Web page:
5 Ways to Live Happier (or Coping with Crappy Days)

Science shows how to handle things when everything seems out of control

September 20, 2018
5 Ways to Live Happier (Especially on Stressful Days)

It started as Jim and I talked about the shooting at a Middleton business on Wednesday. Then we mentioned the continuing flooding and recovery efforts we are supporting, along with the deadly explosion in Sun Prairie and our involvement in #SunPrairieStrong.

We're trying, probably just like you.

But is there another way to stay positive, and even happy about things, when everything seems to be out of your control?

I found it, half-way through our show.

There are five general ideas to cope with the crap, and each one is backed by science:

First, develop good coping skills. People who find healthy ways to deal with stress tend to live longer than people who get angry, or use food and alcohol to cope. Things like exercise, and having a sense of humor about life may work better in the long run. Seems pretty straight-forward to me.

Second, learn to use your "generativity," which means giving back to your community. People who help guide younger generations tend to be happier as they age, partly because it adds purpose. One study finds people who fit into that category are at least three times more likely to be happy after the age of 50. Ok, let's keep trying to make a difference!

Third, never stop learning. Continuing to educate yourself will make you happy, and even proud of the new tasks you are mastering. And research shows another part to this -- people who are active learners, are also more likely to adopt healthier habits as they get older. So, bring on some new challenges! I've always wanted to learn guitar.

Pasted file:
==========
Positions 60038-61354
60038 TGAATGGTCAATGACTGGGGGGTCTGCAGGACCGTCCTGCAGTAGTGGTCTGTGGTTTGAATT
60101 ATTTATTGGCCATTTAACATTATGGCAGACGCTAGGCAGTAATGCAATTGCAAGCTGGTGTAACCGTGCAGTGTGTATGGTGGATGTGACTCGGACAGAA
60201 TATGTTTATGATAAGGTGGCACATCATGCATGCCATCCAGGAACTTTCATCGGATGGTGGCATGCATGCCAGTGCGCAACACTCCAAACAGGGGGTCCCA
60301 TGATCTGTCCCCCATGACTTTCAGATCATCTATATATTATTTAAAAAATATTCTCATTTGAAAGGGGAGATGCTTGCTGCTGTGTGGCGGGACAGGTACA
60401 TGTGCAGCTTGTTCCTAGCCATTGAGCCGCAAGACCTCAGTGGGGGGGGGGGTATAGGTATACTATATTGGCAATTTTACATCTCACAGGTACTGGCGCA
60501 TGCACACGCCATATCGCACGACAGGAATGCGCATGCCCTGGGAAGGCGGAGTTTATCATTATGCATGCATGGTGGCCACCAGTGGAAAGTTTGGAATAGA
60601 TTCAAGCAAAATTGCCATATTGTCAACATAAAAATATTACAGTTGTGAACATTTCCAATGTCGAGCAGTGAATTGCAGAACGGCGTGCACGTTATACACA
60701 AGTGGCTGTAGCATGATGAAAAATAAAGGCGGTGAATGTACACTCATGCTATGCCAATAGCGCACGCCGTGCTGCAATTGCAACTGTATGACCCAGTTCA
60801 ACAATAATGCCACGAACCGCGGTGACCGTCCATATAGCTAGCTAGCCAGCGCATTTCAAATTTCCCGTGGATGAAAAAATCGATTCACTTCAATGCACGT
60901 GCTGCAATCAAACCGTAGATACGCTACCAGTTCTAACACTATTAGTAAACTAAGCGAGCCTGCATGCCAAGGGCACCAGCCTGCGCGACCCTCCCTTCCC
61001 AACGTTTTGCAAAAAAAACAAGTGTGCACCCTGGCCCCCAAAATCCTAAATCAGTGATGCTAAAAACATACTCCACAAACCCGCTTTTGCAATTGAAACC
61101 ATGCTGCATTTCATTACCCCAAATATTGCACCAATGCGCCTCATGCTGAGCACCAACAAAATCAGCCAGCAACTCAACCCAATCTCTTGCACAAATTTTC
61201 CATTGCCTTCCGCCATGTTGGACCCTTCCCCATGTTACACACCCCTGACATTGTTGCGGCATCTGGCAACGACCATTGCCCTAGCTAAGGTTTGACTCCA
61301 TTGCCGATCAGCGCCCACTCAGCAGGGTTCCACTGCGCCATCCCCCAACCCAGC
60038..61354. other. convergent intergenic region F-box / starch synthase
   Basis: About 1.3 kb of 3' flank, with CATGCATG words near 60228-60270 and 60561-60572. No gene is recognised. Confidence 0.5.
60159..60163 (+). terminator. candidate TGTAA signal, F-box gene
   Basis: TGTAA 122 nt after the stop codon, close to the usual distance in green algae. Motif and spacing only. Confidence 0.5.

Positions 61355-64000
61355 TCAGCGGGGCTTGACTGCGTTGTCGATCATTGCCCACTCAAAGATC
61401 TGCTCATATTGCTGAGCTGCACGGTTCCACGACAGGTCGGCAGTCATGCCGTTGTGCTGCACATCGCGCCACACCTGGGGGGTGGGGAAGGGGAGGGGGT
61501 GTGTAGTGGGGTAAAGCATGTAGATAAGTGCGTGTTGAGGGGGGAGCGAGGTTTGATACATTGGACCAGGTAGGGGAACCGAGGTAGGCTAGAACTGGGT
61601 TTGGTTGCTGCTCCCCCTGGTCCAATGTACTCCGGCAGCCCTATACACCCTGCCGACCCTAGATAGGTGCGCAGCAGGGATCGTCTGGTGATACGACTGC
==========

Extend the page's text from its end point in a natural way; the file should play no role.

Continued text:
Fourth, maintain your friendships, and try to be a GOOD friend, too. Staying social can extend your life. But many studies show, just hanging out, isn't always enough (no matter what your age)! You also need to HELP your friends and family when they're in need, and be willing to lean on them when YOU need help. The second part is easier said, than done. But I'm willing to try.

Fifth, don't smoke, and don't drink too much. One study found heavy smoking can be the #1 predictor of early death. So if you smoke, it may be time to quit. But the good news is if you stop by age 45, the effects from smoking can go away by the time you hit your mid-70's. The smoking part doesn't bother me. I'm just relieved to see the research indicates don't drink "too much."  

Want to hear what Jim and I said about this list? LISTEN, below: 5 Ways to Live Happier (or Coping with Crappy Days) as we talk about it